'Beauty will save the world': Tent City Barbers gives hope to unhoused

Ryan Macasero, The Mercury News on

Published in Lifestyles

Six tents sit along the side of Seaport Boulevard in Redwood City, California, tucked between rock quarries and a refinery.

There are no houses in the area. Just a railroad track, some warehouses and the water.

Drivers who pass by would miss it if they blink. Or perhaps the sight of encampments has become so common in the Bay Area today that seeing one is no longer unusual.

But for Joseph Kautz, a professional beautician and substitute teacher from Redwood City, he goes to Bay Area encampments to give haircuts for free to people down on their luck, who struggle with poverty, addiction, and chronic homelessness, precisely to help them be seen.

“Beauty will save the world,” said Kautz, who is fluent in Russian, citing novelist Fyodor Dostoevsky.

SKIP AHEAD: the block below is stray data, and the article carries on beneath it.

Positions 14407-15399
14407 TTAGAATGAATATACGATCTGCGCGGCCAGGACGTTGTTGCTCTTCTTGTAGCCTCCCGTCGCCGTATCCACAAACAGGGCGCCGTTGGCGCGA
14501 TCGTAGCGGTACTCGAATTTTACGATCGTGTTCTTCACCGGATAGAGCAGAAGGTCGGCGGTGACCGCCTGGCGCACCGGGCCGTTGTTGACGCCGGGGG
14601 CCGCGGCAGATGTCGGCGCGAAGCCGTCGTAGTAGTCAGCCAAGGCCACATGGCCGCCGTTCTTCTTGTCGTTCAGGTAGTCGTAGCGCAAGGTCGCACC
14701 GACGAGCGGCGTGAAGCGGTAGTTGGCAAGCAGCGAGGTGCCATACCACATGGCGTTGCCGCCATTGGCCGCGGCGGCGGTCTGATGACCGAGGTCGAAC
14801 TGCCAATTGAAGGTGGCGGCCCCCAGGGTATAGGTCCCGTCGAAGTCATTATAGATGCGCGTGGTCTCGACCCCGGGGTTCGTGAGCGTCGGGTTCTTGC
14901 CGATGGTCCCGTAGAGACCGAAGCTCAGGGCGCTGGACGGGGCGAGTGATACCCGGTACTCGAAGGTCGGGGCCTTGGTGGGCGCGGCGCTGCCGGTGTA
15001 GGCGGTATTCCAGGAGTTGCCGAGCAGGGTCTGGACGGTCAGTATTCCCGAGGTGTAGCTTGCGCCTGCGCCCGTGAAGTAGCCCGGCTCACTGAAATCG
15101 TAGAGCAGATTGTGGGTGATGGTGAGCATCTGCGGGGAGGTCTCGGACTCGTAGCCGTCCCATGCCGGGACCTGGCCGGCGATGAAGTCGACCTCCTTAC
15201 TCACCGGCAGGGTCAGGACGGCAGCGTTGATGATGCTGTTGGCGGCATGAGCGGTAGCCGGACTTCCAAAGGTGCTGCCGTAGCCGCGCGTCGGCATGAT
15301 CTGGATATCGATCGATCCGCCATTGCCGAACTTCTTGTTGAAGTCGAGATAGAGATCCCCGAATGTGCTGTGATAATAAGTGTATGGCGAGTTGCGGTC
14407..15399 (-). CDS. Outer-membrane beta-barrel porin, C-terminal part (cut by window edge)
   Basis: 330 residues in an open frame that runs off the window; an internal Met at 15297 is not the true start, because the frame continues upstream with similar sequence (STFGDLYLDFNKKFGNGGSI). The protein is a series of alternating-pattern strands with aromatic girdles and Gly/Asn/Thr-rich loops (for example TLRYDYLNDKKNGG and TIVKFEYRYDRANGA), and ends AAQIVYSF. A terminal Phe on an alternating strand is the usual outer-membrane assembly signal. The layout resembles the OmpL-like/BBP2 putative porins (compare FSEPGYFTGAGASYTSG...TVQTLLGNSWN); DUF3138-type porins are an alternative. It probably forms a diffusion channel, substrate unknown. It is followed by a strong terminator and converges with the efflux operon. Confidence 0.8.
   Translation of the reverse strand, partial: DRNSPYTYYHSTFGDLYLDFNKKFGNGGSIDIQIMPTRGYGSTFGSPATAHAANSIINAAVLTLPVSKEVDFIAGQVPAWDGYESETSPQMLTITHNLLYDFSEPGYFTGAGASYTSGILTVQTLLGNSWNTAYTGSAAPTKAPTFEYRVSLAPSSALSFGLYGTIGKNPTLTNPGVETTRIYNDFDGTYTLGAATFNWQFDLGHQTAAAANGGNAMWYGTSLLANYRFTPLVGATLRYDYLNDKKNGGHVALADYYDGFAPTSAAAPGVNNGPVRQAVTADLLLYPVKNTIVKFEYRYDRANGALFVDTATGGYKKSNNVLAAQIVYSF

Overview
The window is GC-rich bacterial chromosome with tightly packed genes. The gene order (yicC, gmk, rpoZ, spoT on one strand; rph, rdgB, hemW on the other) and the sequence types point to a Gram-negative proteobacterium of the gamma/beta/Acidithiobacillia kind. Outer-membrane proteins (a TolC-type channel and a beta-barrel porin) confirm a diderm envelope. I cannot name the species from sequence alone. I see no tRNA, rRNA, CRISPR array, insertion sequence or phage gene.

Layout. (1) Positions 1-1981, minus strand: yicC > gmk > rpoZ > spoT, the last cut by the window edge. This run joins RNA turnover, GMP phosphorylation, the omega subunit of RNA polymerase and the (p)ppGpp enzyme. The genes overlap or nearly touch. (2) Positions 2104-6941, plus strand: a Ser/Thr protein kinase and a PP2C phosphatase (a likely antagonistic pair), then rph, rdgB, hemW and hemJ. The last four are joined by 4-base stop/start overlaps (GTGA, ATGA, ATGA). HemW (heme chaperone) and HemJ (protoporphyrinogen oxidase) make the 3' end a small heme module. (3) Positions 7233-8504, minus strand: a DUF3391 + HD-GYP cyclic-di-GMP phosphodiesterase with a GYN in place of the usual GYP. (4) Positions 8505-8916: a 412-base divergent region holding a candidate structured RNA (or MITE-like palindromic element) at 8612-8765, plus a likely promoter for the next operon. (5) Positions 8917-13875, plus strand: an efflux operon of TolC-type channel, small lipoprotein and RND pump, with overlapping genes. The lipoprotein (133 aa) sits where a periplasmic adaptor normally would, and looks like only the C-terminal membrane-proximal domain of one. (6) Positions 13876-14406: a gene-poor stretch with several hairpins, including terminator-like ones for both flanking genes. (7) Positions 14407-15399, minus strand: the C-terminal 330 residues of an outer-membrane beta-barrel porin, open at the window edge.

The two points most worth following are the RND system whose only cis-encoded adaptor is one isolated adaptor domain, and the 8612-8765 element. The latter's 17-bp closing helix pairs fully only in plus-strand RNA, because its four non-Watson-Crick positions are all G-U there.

“Beauty is very powerful. We’re here to do one thing. I’m here to give a haircut,” he says while clipping away at a client’s locks. “When you look better, there is real power in that. Sometimes you just need the wind to change just a little bit.”


The idea to give free haircuts to the homeless began prior to the COVID-19 pandemic when Kautz was living in Seattle after finishing beauty school in San Mateo. He came across a homeless encampment near a supermarket where unhoused people asked him if he could give them haircuts. And that’s how Tent City Barbers was born in 2019.

Kautz, who used to head the digital language lab at Stanford University, eventually returned to the Bay Area, where he started providing haircuts for unhoused people across the Bay Area.

San Mateo County has garnered criticism from some – and praise from others – for adopting a harsher approach to homeless encampments compared to other counties in the Bay Area. Those caught living in unincorporated areas in San Mateo County can face misdemeanor charges if they refuse to go to shelters after two warnings.

But for some who have experienced living in shelters, getting a bed is the easier part. It’s staying there that’s difficult.


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